kintokimame bean (いんげん豆)
sinjang kong (붉은 강낭콩)
Although there are many different types of kidney beans such as the white cannellini, the first kind that comes to mind is likely the red kidney bean. They are often mistaken for Azuki (Japanese Red Bean) because of their similar color and texture, but the Azuki bean is smaller and sweeter in taste, while the kidney bean has a more earthy texture and plain taste. Of the cuisines of Asia, they’re most common in Desi dishes from much of India, Pakistan, and Bangladesh, as well as Nepal. Elsewhere, they’re integral to many Creole and Cajun dishes like red beans and rice.
Like all beans, these are grown on the vine and then removed from the pod. They’re then dried and can subsequently last for quite a long time. Because of this, they have to be soaked before cooking — otherwise you’d end up with a hard, rather unappealing mess. (Although of course this isn’t the case for canned beans, which are already soft and ready to cook.) Soaking and boiling is especially important for red kidney beans compared to others because they have a toxin in them that can cause some… less-than-pleasant effects if this step is ignored.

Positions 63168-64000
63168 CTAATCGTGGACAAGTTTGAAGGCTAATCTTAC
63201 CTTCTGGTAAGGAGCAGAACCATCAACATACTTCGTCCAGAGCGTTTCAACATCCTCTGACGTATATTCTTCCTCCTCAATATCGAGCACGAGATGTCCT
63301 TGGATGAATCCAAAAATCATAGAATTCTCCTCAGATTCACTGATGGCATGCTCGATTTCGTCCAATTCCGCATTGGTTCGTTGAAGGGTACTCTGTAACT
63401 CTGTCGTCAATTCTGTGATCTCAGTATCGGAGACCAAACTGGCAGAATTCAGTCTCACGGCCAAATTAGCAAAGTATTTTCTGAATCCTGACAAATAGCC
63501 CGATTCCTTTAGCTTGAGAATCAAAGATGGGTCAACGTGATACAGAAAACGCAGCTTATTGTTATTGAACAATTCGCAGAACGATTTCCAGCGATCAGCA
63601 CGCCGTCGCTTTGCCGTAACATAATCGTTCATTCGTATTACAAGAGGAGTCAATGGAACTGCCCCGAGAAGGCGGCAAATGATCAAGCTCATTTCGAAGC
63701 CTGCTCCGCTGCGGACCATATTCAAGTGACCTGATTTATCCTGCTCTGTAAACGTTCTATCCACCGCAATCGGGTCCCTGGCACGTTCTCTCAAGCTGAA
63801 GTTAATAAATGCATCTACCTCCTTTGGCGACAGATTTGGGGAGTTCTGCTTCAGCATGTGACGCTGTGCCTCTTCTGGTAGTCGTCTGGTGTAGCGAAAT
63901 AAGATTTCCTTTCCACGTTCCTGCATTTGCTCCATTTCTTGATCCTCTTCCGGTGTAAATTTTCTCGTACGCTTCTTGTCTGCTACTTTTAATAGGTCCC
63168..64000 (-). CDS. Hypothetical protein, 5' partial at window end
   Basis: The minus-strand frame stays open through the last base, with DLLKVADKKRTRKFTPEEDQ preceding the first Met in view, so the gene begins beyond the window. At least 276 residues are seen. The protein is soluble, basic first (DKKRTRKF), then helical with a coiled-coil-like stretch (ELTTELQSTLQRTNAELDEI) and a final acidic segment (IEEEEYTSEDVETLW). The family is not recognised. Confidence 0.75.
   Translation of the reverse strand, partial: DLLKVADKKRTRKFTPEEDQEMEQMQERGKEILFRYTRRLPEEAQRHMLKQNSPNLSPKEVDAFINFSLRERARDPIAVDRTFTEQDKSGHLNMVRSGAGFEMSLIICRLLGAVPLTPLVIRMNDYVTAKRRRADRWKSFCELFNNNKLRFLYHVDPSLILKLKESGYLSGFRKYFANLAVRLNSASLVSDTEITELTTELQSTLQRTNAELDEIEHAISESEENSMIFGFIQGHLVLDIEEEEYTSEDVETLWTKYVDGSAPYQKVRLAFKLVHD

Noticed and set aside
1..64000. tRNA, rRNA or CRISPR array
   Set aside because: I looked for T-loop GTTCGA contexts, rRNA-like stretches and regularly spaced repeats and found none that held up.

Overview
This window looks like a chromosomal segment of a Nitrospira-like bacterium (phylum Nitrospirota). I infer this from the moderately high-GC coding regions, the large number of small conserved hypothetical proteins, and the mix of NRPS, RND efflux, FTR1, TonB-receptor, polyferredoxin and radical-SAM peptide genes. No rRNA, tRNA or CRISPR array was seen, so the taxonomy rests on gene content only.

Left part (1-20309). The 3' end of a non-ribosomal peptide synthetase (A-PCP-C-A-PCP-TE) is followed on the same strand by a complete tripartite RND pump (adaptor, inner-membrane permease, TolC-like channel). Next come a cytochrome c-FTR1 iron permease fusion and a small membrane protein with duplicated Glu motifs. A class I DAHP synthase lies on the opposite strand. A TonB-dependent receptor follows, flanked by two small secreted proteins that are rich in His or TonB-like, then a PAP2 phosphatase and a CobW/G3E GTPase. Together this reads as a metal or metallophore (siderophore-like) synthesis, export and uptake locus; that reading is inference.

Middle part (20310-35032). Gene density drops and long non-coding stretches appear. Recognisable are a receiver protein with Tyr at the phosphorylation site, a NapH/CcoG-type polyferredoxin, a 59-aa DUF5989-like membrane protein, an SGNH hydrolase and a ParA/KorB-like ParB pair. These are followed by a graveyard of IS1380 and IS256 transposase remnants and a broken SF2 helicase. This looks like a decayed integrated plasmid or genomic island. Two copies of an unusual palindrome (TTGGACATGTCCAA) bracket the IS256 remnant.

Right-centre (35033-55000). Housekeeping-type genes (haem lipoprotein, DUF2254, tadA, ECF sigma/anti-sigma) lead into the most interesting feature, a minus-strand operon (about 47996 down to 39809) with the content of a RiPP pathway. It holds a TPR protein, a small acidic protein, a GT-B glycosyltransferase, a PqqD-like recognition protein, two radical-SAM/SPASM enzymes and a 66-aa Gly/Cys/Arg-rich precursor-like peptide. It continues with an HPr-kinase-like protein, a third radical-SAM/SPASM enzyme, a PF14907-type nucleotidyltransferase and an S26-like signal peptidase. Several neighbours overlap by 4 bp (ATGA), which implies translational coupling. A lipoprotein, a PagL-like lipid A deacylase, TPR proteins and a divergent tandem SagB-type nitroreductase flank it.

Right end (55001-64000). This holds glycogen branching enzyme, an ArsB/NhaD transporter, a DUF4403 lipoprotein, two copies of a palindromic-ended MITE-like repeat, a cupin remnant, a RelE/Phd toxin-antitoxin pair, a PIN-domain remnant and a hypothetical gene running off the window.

Also like other beans, red kidney beans are extremely nutrient-dense. Most famously, beans when combined with rice provide complete amino acids and so are a great vegetarian source of protein. Less than half a cup of kidney beans has nine grams of protein! That’s a lot!
They’re also high in fiber, complex carbohydrates for slowly released, long-lasting energy, and many vitamins and minerals.
You can find red kidney beans at Uwajimaya in our pantry aisle of our Grocery Department, as well as canned kidney beans in our canned goods section.